Islay

Review: Lagavulin Offerman Edition

Actor, comedian, woodworker, and America’s sweetheart Nick Offerman loves Lagavulin. After all, it was featured as the favorite whisky of Ron Swanson, Offerman’s iconic character on Parks & Recreation. He’s also starred in a series of whisky-related videos on Youtube. Let me reiterate: the man loves Lagavulin.

So much so that Offerman teamed up with Lagavulin distillery manager Colin Gordon to create his very own expression. The result is Lagavulin Offerman Edition, an 11-year-old single malt bottled at 46% ABV. As Mr. Offerman himself says:

I have traveled the world and sampled many attempts at pleasing nectars, but it is solely this distillation of Islay; a tiny, charismatic Scottish isle, that has claimed my palate. Yah, and my heart into the bargain.

Nick Offerman

On the nose, a blend of campfire smoke and grilled pineapple presents itself rather nicely. A sprinkling of kelp, red pepper and sweet oak round things out. The palate offers what I love about Lagavulin: a full-bodied, full flavored smoky malt. Hints of salted toffee meet a wave of campfire-like peat smoke. Grilled tropical fruit (I assume a lot of ex-bourbon barrel maturation here) bring an element of sweetness. The mid-palate offers a hearty helping of oak spice and sprinkling of dried fruit and dried herbs. The long finish is warming, sweet, and smoky.

Photo credit: Diageo

Lagavulin Offerman Edition is a fantastic expression from the distillery. It comes across as bolder than the core 16-year-old offering, but not as intense as the annual 12-year-old release. Showcasing some of the whisky’s spicier notes was a good decision, and one that plays well with the big, smoky distillery character. At $74.99, Lagavulin Offerman Edition is a must buy for Lagavulin fans. I can’t think of a better pour during a Parks & Recreation binge session.

The press sample was accompanied by special pieces from the Offerman Wood Shop.

Thanks to Diageo for the sample. As always, all thoughts and opinions are my own.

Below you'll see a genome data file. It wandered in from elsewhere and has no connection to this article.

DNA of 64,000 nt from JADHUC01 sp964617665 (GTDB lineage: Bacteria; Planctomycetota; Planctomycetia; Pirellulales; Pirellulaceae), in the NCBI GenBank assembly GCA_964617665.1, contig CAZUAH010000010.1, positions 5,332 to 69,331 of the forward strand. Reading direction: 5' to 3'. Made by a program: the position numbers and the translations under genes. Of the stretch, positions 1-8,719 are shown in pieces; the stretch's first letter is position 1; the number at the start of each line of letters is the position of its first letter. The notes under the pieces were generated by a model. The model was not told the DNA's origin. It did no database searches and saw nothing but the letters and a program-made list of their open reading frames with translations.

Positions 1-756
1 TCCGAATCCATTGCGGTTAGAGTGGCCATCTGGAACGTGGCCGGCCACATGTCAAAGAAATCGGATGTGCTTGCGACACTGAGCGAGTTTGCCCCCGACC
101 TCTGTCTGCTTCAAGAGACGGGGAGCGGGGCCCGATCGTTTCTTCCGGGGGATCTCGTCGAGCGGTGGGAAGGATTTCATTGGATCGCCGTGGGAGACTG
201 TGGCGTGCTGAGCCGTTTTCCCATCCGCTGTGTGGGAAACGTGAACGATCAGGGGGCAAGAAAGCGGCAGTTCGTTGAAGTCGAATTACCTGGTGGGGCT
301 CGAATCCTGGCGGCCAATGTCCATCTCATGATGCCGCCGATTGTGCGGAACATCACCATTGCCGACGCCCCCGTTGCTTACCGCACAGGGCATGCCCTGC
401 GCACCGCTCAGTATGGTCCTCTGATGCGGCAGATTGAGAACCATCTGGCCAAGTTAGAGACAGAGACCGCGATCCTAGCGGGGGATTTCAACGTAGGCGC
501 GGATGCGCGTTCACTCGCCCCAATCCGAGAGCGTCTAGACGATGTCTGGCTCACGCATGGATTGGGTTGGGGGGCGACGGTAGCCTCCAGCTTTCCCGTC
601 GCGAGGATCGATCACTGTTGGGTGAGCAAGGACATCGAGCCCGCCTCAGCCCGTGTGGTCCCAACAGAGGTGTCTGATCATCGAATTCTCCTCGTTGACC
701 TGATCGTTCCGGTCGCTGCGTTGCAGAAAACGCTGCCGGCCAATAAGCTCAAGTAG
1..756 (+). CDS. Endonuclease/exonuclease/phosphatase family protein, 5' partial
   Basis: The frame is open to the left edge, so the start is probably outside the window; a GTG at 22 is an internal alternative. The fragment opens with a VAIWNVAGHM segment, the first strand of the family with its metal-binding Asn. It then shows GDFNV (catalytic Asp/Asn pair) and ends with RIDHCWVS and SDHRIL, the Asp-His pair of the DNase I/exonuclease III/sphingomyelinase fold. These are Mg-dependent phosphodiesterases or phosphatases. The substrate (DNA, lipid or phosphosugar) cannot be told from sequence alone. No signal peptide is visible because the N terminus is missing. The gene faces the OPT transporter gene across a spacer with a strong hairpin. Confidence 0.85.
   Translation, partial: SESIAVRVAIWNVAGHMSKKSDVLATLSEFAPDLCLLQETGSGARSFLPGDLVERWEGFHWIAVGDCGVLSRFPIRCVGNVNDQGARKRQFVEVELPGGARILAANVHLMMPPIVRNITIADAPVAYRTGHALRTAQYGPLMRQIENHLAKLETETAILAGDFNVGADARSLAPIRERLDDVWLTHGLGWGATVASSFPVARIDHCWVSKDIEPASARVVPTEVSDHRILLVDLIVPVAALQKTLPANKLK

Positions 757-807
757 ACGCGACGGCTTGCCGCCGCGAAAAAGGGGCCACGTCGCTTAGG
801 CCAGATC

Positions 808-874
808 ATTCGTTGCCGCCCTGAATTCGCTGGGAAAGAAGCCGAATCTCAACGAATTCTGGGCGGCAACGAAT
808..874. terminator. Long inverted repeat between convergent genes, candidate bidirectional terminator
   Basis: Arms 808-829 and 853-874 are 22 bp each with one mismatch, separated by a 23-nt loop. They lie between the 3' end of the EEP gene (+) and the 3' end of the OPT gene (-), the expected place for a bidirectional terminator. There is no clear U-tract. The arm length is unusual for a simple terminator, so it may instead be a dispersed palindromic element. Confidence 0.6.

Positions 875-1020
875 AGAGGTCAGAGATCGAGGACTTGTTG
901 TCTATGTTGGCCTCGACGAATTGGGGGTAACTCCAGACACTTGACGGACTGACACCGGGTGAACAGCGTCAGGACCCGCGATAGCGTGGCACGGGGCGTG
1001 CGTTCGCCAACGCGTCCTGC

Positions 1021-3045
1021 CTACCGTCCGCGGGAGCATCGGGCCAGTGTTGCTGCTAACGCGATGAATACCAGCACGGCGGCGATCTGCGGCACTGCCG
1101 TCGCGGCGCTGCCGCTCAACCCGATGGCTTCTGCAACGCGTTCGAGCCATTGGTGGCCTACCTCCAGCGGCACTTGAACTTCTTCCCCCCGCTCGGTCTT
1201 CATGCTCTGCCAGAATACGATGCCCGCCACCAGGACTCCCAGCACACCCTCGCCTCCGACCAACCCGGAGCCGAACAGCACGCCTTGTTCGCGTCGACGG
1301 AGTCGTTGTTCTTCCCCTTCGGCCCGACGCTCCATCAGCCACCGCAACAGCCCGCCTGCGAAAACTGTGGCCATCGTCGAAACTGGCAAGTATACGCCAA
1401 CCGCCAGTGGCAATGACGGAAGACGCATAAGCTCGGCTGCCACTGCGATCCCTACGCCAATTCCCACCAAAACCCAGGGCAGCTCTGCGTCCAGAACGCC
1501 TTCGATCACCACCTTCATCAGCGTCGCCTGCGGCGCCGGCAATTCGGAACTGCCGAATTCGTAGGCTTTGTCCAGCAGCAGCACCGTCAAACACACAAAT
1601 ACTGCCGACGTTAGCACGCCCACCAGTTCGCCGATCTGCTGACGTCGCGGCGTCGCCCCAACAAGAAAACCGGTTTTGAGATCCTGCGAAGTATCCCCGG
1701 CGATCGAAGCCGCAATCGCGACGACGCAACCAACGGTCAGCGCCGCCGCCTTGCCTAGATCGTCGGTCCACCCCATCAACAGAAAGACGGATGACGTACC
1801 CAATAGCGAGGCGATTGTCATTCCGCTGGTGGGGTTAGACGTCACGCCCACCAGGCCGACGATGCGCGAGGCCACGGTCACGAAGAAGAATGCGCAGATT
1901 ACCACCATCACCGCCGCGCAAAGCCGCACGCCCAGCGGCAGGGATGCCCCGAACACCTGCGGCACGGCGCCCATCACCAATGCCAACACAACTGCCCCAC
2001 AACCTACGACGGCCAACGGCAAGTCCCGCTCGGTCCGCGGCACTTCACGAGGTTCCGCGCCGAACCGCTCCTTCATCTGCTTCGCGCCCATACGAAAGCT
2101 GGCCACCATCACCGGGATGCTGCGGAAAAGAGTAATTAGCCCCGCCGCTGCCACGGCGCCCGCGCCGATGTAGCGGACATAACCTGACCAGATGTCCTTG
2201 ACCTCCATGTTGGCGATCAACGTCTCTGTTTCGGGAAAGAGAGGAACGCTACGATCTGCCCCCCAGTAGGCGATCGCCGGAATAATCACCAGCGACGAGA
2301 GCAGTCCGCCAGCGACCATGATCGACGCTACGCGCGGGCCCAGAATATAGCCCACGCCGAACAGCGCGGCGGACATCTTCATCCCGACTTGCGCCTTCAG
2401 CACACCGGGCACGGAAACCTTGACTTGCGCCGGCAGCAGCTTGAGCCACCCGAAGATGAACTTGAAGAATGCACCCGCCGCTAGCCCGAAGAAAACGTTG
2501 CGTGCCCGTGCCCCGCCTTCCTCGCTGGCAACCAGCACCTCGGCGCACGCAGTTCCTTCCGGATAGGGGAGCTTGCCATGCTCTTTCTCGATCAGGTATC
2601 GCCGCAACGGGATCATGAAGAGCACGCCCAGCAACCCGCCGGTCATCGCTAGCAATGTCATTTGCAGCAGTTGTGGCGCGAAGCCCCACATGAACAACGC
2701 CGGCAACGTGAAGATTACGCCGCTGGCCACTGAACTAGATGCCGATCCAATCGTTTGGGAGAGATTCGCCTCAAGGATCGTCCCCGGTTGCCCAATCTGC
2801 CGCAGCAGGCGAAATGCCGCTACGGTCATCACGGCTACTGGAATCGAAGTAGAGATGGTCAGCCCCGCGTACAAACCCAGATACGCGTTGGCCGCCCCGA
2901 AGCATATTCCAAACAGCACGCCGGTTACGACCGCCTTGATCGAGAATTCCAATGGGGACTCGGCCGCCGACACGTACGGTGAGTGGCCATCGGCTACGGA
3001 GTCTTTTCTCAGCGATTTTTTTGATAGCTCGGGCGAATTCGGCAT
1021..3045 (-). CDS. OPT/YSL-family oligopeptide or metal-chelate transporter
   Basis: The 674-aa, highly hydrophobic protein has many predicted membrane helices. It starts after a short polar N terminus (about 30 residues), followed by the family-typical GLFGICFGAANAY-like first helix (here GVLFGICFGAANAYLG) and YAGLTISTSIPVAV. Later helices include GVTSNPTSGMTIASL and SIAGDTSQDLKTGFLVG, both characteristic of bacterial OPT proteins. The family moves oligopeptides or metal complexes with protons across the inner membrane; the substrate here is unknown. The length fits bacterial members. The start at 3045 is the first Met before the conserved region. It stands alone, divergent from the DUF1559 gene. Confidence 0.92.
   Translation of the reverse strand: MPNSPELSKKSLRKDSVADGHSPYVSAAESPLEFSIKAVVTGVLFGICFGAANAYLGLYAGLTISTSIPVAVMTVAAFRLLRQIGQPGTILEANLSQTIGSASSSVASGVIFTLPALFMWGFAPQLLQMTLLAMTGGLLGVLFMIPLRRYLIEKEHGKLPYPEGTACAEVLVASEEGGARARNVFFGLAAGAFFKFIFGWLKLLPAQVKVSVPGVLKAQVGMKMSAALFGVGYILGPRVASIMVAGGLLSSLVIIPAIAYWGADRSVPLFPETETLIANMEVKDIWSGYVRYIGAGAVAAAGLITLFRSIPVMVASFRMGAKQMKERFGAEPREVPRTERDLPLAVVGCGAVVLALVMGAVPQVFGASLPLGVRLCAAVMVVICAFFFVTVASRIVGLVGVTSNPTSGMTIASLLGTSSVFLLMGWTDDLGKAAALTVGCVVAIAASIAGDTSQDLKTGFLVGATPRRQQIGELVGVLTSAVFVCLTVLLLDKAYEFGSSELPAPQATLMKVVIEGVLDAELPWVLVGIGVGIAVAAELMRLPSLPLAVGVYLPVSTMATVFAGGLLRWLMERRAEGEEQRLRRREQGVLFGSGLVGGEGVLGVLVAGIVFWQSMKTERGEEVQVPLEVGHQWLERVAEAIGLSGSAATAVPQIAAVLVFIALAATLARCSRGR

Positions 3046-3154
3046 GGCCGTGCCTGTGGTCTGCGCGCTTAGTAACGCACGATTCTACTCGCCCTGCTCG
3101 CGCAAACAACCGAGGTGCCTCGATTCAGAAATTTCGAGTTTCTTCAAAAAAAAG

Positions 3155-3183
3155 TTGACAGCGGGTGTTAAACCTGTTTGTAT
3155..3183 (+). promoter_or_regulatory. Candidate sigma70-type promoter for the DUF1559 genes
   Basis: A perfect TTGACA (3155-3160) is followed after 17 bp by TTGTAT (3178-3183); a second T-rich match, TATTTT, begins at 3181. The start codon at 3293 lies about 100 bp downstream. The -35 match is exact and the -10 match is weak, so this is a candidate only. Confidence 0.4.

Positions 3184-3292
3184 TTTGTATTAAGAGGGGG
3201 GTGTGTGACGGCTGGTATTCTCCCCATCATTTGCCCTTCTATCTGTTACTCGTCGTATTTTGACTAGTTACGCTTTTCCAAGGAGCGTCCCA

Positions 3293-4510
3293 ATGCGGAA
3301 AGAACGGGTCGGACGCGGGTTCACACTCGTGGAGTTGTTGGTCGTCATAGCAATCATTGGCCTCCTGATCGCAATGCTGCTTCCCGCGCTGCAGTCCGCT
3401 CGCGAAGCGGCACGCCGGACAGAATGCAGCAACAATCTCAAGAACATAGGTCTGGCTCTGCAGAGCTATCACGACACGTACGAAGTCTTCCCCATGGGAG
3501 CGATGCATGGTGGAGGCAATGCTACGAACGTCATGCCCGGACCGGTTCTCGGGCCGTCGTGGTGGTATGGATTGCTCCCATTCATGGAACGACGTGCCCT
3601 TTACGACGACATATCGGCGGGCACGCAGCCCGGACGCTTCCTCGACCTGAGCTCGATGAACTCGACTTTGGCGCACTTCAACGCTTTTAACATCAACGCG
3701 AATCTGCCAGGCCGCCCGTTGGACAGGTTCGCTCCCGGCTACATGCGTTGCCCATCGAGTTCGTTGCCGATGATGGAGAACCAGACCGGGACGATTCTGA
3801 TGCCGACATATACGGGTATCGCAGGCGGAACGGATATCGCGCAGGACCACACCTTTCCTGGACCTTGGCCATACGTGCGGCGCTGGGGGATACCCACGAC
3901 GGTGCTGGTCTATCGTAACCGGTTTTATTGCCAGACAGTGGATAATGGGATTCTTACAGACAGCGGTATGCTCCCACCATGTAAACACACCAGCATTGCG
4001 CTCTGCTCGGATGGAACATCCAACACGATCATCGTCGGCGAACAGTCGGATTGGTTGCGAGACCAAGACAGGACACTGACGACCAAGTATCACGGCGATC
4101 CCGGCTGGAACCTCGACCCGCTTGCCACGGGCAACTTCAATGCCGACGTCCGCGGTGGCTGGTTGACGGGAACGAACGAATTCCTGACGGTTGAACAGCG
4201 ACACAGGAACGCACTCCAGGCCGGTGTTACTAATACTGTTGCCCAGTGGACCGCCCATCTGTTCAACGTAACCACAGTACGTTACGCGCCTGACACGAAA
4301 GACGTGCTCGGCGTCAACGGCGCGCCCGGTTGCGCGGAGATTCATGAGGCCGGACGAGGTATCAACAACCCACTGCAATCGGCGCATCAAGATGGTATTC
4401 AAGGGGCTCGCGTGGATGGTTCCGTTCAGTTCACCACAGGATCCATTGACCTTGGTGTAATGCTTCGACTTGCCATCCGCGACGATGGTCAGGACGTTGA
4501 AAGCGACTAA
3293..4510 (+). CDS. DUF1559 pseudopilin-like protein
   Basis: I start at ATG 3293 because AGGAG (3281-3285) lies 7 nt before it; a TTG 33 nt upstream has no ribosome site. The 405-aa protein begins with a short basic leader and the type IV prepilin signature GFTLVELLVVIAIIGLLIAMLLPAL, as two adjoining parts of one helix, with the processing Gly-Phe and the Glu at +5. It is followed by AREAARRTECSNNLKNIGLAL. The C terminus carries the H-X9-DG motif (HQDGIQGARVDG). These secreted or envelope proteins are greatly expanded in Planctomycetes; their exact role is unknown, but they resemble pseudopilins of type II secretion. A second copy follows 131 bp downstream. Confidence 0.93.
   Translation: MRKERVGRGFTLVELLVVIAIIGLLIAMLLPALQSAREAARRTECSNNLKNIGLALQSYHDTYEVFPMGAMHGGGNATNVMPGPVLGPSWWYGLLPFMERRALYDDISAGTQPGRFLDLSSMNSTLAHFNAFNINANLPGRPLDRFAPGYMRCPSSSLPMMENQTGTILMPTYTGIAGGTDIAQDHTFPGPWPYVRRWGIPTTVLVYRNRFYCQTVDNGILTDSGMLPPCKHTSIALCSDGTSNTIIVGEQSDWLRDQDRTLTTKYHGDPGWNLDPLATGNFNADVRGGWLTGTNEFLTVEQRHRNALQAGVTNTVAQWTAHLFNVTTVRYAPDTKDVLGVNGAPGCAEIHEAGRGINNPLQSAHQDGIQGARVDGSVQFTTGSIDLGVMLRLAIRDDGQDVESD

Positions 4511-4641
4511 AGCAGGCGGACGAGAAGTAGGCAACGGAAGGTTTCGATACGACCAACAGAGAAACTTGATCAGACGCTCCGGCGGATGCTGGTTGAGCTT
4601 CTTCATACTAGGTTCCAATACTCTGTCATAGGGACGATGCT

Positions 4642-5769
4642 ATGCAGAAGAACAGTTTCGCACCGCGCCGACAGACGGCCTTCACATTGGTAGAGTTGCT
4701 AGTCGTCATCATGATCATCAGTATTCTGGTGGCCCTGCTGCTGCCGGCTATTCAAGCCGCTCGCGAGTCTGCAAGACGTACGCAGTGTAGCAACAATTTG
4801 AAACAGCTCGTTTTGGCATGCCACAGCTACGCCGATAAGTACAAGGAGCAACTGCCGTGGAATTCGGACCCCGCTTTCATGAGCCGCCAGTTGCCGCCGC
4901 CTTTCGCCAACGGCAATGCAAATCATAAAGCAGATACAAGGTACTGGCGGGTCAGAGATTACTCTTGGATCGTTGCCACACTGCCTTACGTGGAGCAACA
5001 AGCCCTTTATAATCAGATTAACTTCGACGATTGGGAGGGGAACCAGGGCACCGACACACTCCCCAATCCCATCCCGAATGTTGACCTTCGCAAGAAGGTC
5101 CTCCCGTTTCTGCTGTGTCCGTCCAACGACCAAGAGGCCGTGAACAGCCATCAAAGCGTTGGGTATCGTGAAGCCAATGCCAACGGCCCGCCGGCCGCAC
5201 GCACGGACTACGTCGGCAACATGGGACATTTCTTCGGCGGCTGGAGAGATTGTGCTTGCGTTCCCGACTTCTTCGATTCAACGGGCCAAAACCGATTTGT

Review: Laphroaig 28-Year-Old

Ultra-aged expressions of Laphroaig can be some mighty fine whisky.  For 2018, the distillery has released a 28-year-old expression.  The whiskies that make up this expression have matured in different sized casks, from quarter casks to butts.  For the last year, they’ve been married together in sherry casks. Peated whisky in sherry casks? I’m sold.

Bottled at 44.4% ABV, Laphroaig 28-year-old has a fantastically interesting nose with hints of toffee, dried herbs, tropical fruit, anise, and cloves.  On the palate, fresh fruit juice and stewed pears are matched with toasted cedar staves, peppercorns, brine and grilled mushrooms.  The finish is long with sweet peat, grilled tropical fruit, and spice.

The Islay-based distillery has done it again. It’s released a carefully matured whisky showcasing some of its best qualities. This expensive ($799) bottle is a treasure trove of classic Laphroaig aromas and flavors delivered in droves. The tropical fruit and spice notes are prominent, as the famous medicinal-like notes come across in a more laid back fashion. Delicious. Yes. Expensive? Definitely. Worth it? If you can afford it. 9/10

www.laphroaig.com

Thanks to Laphroaig for the sample. As always, all thoughts and opinions are my own.

Review: Ardbeg Grooves Committee Release Single Malt Whisky

Ardbeg’s Grooves is the company’s limited edition release for 2018.  Though the 60’s flower power is in full effect in name and label, Grooves is named after the grooves left in the barrels staves after heavy charring.  Those barrels, ex-wine casks, only make up a portion of this expression.  The rest, I’m assuming, is made up of ex-bourbon casks.

We’re looking at the Committee Release, which is a higher proof version available in much smaller numbers compared to the general release.  In this case, Grooves comes in at 51.6% ABV and is available in very limited numbers for about $120.

On the nose, familiar Ardbeg characteristics are here in full force: smoked meat, earthiness, and some iodine.  Notes from the wine casks join in the melody, providing a sweet and fruity counterbalance.  The palate follows the nose, with sun-baked tobacco leaf and campfire smoke hitting your tongue first, followed by a wave of sweet berries, stewed apricots, spice and a slightly savory character.  Every now and then I can pick out a tinge of vanilla.  A bit more spice and toasted oak appear on the back palate and into the long, warming finish.  Hints of coal, candied ginger, fruity sweetness and burnt orange peel linger.

Fruit and smoke is one of my favorite flavor combinations in whisky, and Ardbeg Grooves fits right in. Though I really enjoy it, my wife didn’t, and prefers the more straightforward profile of Ardbeg 10-year-old. The standard release of Grooves should be hitting shelves soon. While I’d suggest scooping up that expression, if you happen to see the Committee Release, don’t hesitate. You’ll certainly be taken on a groovy journey. 9/10

Be sure to follow Adventures In Whiskey on social media for more whisky content.

IG_Glyph_Fill flogo_RGB_HEX-512 Twitter_Logo_WhiteOnBlue